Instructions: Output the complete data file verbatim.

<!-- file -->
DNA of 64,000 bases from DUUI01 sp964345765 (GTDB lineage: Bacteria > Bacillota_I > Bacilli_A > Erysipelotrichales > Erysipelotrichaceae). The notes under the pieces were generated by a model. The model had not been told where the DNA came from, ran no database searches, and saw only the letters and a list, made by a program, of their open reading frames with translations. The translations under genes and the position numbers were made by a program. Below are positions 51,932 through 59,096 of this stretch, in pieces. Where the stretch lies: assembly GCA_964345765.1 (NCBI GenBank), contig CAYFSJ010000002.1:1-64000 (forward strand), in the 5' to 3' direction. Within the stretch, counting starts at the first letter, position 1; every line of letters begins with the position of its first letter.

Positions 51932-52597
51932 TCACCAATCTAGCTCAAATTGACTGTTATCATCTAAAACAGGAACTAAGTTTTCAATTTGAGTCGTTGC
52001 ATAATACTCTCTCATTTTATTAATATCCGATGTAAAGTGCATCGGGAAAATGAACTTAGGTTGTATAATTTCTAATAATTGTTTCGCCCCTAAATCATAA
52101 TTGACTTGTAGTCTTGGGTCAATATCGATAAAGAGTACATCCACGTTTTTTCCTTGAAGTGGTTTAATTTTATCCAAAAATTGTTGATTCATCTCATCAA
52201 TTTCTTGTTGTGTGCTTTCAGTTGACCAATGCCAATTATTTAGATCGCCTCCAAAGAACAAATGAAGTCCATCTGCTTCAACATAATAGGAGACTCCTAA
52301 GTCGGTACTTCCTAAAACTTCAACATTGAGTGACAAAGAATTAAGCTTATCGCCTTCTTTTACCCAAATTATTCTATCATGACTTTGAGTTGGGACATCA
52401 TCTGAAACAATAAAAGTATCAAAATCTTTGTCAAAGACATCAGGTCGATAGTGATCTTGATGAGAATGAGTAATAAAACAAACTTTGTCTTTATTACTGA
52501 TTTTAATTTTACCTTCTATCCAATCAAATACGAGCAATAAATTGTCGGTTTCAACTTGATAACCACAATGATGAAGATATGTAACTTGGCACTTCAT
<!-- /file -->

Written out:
DNA of 64,000 bases from DUUI01 sp964345765 (GTDB lineage: Bacteria > Bacillota_I > Bacilli_A > Erysipelotrichales > Erysipelotrichaceae). The notes under the pieces were generated by a model. The model had not been told where the DNA came from, ran no database searches, and saw only the letters and a list, made by a program, of their open reading frames with translations. The translations under genes and the position numbers were made by a program. Below are positions 51,932 through 59,096 of this stretch, in pieces. Where the stretch lies: assembly GCA_964345765.1 (NCBI GenBank), contig CAYFSJ010000002.1:1-64000 (forward strand), in the 5' to 3' direction. Within the stretch, counting starts at the first letter, position 1; every line of letters begins with the position of its first letter.

Positions 51932-52597
51932 TCACCAATCTAGCTCAAATTGACTGTTATCATCTAAAACAGGAACTAAGTTTTCAATTTGAGTCGTTGC
52001 ATAATACTCTCTCATTTTATTAATATCCGATGTAAAGTGCATCGGGAAAATGAACTTAGGTTGTATAATTTCTAATAATTGTTTCGCCCCTAAATCATAA
52101 TTGACTTGTAGTCTTGGGTCAATATCGATAAAGAGTACATCCACGTTTTTTCCTTGAAGTGGTTTAATTTTATCCAAAAATTGTTGATTCATCTCATCAA
52201 TTTCTTGTTGTGTGCTTTCAGTTGACCAATGCCAATTATTTAGATCGCCTCCAAAGAACAAATGAAGTCCATCTGCTTCAACATAATAGGAGACTCCTAA
52301 GTCGGTACTTCCTAAAACTTCAACATTGAGTGACAAAGAATTAAGCTTATCGCCTTCTTTTACCCAAATTATTCTATCATGACTTTGAGTTGGGACATCA
52401 TCTGAAACAATAAAAGTATCAAAATCTTTGTCAAAGACATCAGGTCGATAGTGATCTTGATGAGAATGAGTAATAAAACAAACTTTGTCTTTATTACTGA
52501 TTTTAATTTTACCTTCTATCCAATCAAATACGAGCAATAAATTGTCGGTTTCAACTTGATAACCACAATGATGAAGATATGTAACTTGGCACTTCAT